Docker and sensitive information used at run-time

We are dockerizing an application (written in Node.js) that will need to access some sensitive data at run-time (API tokens for different services) and I can’t find any recommended approach to deal with that.

Some information:

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    • The sensitive information is not in our codebase, but it’s kept on another repository in encrypted format.
    • On our current deployment, without Docker, we update the codebase with git, and then we manually copy the sensitive information via SSH.
    • The docker images will be stored in a private, self-hosted registry

    I can think of some different approaches, but all of them have some drawbacks:

    1. Include the sensitive information in the Docker images at build time. This is certainly the easiest one; however, it makes them available to anyone with access to the image (I don’t know if we should trust the registry that much).
    2. Like 1, but having the credentials in a data-only image.
    3. Create a volume in the image that links to a directory in the host system, and manually copy the credentials over SSH like we’re doing right now. This is very convenient too, but then we can’t spin up new servers easily (maybe we could use something like etcd to synchronize them?)
    4. Pass the information as environment variables. However, we have 5 different pairs of API credentials right now, which makes this a bit inconvenient. Most importantly, however, we would need to keep another copy of the sensitive information in the configuration scripts (the commands that will be executed to run Docker images), and this can easily create problems (e.g. credentials accidentally included in git, etc).

    PS: I’ve done some research but couldn’t find anything similar to my problem. Other questions (like this one) were about sensitive information needed at build-time; in our case, we need the information at run-time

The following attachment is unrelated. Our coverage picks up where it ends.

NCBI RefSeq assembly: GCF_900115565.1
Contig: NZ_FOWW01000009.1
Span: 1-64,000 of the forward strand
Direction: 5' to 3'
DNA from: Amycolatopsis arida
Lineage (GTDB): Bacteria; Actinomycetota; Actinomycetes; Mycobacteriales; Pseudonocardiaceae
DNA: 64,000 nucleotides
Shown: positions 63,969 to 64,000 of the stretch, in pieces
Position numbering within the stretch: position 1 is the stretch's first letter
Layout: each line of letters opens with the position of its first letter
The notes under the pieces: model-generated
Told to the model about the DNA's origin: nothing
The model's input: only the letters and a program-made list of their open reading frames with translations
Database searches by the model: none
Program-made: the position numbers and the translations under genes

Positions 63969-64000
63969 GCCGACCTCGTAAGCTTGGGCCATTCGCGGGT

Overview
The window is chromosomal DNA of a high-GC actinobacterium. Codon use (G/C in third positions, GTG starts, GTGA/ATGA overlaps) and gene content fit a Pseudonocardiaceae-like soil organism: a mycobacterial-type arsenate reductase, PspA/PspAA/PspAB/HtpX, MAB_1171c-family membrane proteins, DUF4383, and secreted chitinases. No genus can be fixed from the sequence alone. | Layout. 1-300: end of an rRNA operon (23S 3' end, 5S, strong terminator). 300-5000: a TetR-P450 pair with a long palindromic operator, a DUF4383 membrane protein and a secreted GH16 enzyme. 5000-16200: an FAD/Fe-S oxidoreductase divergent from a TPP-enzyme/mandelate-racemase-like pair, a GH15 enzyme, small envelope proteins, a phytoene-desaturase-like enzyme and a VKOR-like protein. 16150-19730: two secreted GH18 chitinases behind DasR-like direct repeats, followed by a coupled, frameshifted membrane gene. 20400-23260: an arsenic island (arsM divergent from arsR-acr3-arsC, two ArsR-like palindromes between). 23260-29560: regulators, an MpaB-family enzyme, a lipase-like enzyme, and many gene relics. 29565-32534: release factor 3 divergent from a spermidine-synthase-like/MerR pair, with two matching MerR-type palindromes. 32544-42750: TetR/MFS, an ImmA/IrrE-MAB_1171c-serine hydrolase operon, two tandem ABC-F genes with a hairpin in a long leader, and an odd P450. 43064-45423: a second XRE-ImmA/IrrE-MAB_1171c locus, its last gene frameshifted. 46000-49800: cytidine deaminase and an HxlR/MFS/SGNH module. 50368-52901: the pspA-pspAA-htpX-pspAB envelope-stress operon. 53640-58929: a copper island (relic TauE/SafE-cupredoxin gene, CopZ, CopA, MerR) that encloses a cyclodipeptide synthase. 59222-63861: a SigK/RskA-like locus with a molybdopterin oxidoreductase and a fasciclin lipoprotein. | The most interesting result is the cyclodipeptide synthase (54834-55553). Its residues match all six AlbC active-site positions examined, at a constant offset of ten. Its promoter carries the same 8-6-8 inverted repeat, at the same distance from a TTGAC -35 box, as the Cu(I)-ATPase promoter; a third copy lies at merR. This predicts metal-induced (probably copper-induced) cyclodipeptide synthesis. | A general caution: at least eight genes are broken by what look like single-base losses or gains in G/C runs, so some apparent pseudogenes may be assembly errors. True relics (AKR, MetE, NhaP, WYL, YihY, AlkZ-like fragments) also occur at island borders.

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  • One Solution collect form web for “Docker and sensitive information used at run-time”

    I’ve used your options 3 and 4 to solve this in the past. To rephrase/elaborate:

    Create a volume in the image that links to a directory in the host system, and manually copy the credentials over SSH like we’re doing right now.

    I use config management (Chef or Ansible) to set up the credentials on the host. If the app takes a config file needing API tokens or database credentials, I use config management to create that file from a template. Chef can read the credentials from encrypted data bag or attributes, set up the files on the host, then start the container with a volume just like you describe.

    Note that in the container you may need a wrapper to run the app. The wrapper copies the config file from whatever the volume is mounted to wherever the application expects it, then starts the app.

    Pass the information as environment variables. However, we have 5 different pairs of API credentials right now, which makes this a bit inconvenient. Most importantly, however, we would need to keep another copy of the sensitive information in the configuration scripts (the commands that will be executed to run Docker images), and this can easily create problems (e.g. credentials accidentally included in git, etc).

    Yes, it’s cumbersome to pass a bunch of env variables using -e key=value syntax, but this is how I prefer to do it. Remember the variables are still exposed to anyone with access to the Docker daemon. If your docker run command is composed programmatically it’s easier.

    If not, use the --env-file flag as discussed here in the Docker docs. You create a file with key=value pairs, then run a container using that file.

    $ cat >> myenv << END
    FOO=BAR
    BAR=BAZ
    END
    $ docker run --env-file myenv
    

    That myenv file can be created using chef/config management as described above.

    If you’re hosting on AWS you can leverage KMS here. Keep either the env file or the config file (that is passed to the container in a volume) encrypted via KMS. In the container, use a wrapper script to call out to KMS, decrypt the file, move it in to place and start the app. This way the config data is not exposed on disk.

    Docker will be the best open platform for developers and sysadmins to build, ship, and run distributed applications.